According to Patrushev, the United States wants to destroy Russia to take over its territory to exploit its natural riches—oil, gas, metals. Russia cannot stop Russian volunteers from going to Ukraine’s eastern region of Donbas to fight for the rebels, because it is an honorable cause. European countries do not want to oppose Russia over Ukraine and are ready to accept the Russian takeover of Crimea, but the US is intimidating the docile Europeans. According to Patrushev, the present Ukrainian crisis was engendered by the US as part of a world-wide conspiracy to destroy Russia as an independent state (Kommersant, June 22).
The Kremlin seems to believe it is threatened and must defend itself against mortal danger. On the other side of the divide, this attitude is mirrored: the Russian takeover of Crimea and its involvement in the Donbas fighting is seen as threatening overall security and stability in Europe. In response to a question posed by Jamestown in Brussels, NATO Secretary General Jens Stoltenberg summarized the dominant Western opinion: “There can be no doubt that Russia is responsible for aggressive actions in Europe. And that’s the reason why we, NATO, are responding in a defensive way” (Nato.int, June 24).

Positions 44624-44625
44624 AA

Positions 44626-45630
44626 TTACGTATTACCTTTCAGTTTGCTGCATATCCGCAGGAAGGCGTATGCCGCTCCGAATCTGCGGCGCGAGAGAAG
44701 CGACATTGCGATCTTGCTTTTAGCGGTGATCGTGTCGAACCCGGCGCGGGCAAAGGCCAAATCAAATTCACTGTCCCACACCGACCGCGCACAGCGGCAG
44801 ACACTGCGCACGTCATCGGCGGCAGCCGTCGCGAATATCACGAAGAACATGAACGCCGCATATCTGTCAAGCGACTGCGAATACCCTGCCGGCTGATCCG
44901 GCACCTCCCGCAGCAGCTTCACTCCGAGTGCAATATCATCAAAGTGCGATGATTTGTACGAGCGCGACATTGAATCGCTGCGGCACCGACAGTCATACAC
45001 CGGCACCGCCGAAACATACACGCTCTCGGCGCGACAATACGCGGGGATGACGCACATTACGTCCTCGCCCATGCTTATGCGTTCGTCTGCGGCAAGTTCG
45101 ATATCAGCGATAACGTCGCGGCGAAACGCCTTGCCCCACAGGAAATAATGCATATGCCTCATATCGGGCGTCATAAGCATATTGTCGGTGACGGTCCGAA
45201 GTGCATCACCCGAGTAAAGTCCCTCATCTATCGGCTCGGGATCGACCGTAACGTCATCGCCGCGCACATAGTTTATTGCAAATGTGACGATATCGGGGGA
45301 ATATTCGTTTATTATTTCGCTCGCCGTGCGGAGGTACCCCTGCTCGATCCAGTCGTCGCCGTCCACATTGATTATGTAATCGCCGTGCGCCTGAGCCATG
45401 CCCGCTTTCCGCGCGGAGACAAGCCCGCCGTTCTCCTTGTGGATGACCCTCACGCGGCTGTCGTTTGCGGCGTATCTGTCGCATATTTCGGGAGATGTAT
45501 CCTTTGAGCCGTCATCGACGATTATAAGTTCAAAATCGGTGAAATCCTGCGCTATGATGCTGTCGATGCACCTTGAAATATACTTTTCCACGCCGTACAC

Irrespective of the true reality of the situation, both sides believe they are on the defensive and under threat. Neither side is really talking about substance anymore, but only exchanging barbs and accusations in the true spirit of the Cold War that had ended with the collapse of the Berlin wall in 1989. Both sides say they will not be dragged into a new arms race and what is happening is not a new cold war. Indeed, the Cold War was comfortably cold in Europe, while around the globe it was quite hot, with constant proxy wars in Asia, Africa and Latin America taking a bloody toll. Now the fighting has reached Europe in Eastern Ukraine. A vicious cycle of response to a response to a response is forming on the continent that has a clear potential to escalate.